constraints and recognizing source he of power, power that they're going to exercise. and in hindsight now we see something that was not as clear at the time during the bush years ago. that there were two different strands of criticism among the left and some on the right of what bush and dick cheney were doing after 9/11. there was a civil liberties critique and one of law. the civil liberties said the state shouldn't have the right to put someone on trial in the military court without the associated rights. >> and the legal argument says you don't have the right to as opposed to you shouldn't be. >> maybe this is is the right policy but, on the rule of law critique, when congress passes statutes in the second term of the bush administration and early obama to authorize rather than forbid these things, i'm not acting like bush.
aacting like bush means breaking the law. this is now law. >> the net effect for every american may not be any different. some of the surveillance takes place, some of the national security activities take place but this administration, this lawyerly administration of obama has created a construct within which it's legal. that was arguable about the bush administration. >> i mean, it's a sort of striking way to put it. i think they would argue well, there's more oversight now, you have judges looking what's going on, there's not going to be abuses. but in some essential way what you're saying is correct. this disconnect arises, aclu, and -- >> you are a civil libertarian, these are bad in both ways but both bad. >> you find a lot to criticize. part of the great question was people expected obama to change these things and they maybe overthought what was going to change.
they thought we weren't going to do military commissions at all anymore, we weren't going to have warrantless surveillance at all anymore. >> what they got was they were not going to do these things without a completely airtight construction around them. >> a conservative republican administration who both say the post-9/11 world needs this stuff. drained the controversy, normalized them, entrenched them, this is what it's like diagnose forward. part of what i did with this book is sort of figure out how we got here. we are talking in generalities here. it is your responsibility now and you're dealing with this, one after another after although you see why this added up to what became the obama administration. >> you build a thorough book tharnd detroiaround that detroio
tried to blow up his underpants. the idea that dick cheney was really into gathering and preserving some of the authority of the president, he had been into this for many years as a white house staffer, congressman and the bush cheney administration felt they wanted to possess certain executive officer authority that had been drained from the executive office. the obama administration didn't see things that way. so it wasn't about the net result about whether somebody can gather information from my phone. it's who has the authority to make the decision and under what legal authority do they collect this information. >> i think that's right. i mean i would be even more charitable to dick cheney, it wasn't just that they wanted that power for themselves. they wanted that power for white house going forward for all future presidents, for future president barack obama it opportunity out because they felt the executive in the modern world needed more authority to protect ourselves in a complicated dangerous world.
coming out of the '70s part of the history there's nothing like that in barack obama, joe biden, hillary clinton, they weren't coming out of the postwater gate church era, and yet they end up entrenching some of those things, not the notion that the president as commander in chief can routinely violate statutes. we are not acting like them -- >> joe biden barack obama, hillary clinton all lawyers. >> indeed. >> compared to an administration of ceos. one of the interesting undercurrents in your book is the laws that we have to deal with terrorism, to deal with national security threats were written at a time when there were state conflicts. conflicts between states. we now have stateless actors, we now have countries that are ungoverned or with very, very weak central governments. and that poses a whole set of challenges that our laws are really not up to date enough to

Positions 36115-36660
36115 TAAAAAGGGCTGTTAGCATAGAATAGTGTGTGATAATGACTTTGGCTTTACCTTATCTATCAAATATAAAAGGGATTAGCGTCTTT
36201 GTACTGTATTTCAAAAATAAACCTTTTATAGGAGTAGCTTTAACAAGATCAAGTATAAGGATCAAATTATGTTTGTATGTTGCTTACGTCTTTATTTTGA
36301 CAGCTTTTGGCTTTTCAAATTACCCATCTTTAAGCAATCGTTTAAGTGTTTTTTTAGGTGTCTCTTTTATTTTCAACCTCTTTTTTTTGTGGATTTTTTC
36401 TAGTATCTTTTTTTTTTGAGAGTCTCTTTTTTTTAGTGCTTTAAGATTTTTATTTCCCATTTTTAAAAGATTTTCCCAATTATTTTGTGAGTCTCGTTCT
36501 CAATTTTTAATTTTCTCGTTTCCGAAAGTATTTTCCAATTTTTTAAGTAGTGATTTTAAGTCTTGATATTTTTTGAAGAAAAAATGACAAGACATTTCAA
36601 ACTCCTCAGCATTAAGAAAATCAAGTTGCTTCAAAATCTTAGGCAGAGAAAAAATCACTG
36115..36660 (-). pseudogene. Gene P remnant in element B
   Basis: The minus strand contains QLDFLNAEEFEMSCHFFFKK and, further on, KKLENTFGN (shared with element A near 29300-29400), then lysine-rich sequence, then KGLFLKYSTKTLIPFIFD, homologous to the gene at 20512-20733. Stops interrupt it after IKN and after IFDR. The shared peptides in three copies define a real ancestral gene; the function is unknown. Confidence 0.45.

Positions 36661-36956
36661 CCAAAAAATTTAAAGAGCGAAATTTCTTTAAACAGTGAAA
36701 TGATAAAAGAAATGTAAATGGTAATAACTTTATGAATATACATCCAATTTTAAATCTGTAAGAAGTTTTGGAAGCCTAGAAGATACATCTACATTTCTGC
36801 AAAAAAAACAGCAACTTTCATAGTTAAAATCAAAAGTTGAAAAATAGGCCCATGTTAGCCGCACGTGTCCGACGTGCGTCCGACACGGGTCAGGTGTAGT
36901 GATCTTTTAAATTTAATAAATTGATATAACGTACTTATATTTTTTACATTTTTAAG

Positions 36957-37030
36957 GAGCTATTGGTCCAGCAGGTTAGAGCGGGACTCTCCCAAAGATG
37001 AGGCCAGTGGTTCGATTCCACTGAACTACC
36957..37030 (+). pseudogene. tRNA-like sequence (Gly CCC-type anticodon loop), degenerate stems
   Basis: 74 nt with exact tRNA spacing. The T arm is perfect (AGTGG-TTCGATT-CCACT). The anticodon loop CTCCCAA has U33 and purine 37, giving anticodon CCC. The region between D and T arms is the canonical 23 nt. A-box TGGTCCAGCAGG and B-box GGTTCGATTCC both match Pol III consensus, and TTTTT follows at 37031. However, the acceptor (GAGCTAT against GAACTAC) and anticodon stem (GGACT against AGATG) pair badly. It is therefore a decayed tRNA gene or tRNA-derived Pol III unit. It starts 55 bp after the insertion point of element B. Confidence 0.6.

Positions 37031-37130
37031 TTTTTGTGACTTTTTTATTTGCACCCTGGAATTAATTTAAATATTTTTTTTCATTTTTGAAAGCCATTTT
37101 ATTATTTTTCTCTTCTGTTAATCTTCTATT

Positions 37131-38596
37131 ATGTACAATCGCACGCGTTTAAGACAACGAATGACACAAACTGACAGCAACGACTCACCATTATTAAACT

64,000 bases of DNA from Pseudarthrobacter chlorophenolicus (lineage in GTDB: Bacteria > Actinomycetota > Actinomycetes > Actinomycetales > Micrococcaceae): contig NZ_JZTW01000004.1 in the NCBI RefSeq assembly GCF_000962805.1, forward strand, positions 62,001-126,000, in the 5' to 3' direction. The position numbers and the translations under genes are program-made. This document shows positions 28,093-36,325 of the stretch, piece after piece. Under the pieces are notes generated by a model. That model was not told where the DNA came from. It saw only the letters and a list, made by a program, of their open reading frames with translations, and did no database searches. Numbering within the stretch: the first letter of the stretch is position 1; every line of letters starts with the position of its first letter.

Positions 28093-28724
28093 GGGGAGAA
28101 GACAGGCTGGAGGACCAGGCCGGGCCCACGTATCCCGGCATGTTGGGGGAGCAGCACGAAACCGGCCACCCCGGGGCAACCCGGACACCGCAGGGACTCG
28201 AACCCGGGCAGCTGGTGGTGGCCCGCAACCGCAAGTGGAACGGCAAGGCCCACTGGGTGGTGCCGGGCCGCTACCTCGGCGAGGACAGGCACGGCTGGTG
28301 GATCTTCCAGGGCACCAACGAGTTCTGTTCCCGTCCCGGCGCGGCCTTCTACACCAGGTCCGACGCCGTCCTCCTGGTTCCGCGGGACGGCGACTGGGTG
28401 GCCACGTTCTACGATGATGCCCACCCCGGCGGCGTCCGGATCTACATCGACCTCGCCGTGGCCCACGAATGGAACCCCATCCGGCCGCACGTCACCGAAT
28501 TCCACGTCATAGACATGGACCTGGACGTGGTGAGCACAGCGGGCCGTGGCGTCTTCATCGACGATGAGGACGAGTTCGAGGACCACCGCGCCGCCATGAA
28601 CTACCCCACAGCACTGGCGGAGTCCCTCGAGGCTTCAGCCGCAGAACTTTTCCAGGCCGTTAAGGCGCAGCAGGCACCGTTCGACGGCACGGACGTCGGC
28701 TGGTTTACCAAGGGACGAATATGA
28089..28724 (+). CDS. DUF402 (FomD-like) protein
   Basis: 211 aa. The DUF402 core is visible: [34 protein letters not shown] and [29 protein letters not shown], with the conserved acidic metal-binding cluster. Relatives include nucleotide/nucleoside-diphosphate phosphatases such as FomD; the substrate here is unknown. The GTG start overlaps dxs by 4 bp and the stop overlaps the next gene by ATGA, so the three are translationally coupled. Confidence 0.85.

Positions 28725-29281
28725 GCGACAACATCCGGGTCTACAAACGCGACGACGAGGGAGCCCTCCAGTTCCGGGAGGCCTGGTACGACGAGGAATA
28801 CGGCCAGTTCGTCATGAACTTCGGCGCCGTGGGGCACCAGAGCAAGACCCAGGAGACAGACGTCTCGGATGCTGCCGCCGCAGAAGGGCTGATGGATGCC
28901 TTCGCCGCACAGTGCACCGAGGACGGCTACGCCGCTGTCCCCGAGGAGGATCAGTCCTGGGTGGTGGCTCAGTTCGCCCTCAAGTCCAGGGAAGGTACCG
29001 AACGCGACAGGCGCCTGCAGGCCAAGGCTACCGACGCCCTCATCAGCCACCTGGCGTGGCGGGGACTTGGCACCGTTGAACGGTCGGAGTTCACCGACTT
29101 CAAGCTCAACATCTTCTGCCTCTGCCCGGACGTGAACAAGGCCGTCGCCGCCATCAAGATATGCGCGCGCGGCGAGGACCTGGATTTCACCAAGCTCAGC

handle. >> you're hitting on something that is one of the reasons i wanted to write this book and one of the reasons i hoped the readers will find fascinating the stuff i find fascinating. even when you have an administration that takes the law serials, justifies what they're doing, they will disagree with themselves about what is the correct legal interpretation all the time. and the reason for that is that over and over again, we see right now the rules that the society has built for sphainlts fosurveillance, for war, were nt written for this time, it has nothing to do with the internet yet they are trying to apply what the government can do under the system to this new technology. they're applying to a nonstate actor that goes around to bad lands with there are no governments and no hot beds.
if there are fascinating pu fass about this. >> for all the criticism of president bush, president bush has not authorized the killing of an american without due processing. this has now happened four times in the obama administration. how do they defend that? >> i want to correct two things. i'm not a lawyer. something i'm not. they authorize the killing of one american, anwar alalaki. the strike in september of 2011 that is the fascinating one. you're right george w. bush never as far as we know, his administration never deliberately set out to hunt down and kill an american abroad. this is a response to the
administration, when they had an incredible dilemma, an american hiding in a place where there was no government, coming up with the december underwear bombing in 2009, what do you do in that circumstance? it is one of the most fraught chapters i have. the fallout and the secrecy that they continued to impose over this incredibly interesting precedent that they had set for years not wanting to talk about it even though they were holding themselves to be the most transparent in history. that is clearly going to be one of the core legacies of the obama administration, and this fraught era in which it governed. it doesn't mean though that necessarily what it did was wrong but it certainly is worthy of great scrutiny. >> power wars. that's the book. the news continues on al jazeera america. america.
>> on "america tonight." transgender in texas. the fight over rights that led to a bathroom door and the challenges faced even those in transition at 12. >> i think social transition is the the hardest part. the physical part can be changed by hormone blockers or testosterone or estrogen. all that can be changed. if you can tell a friend and they don't want to be friends with you, there's basically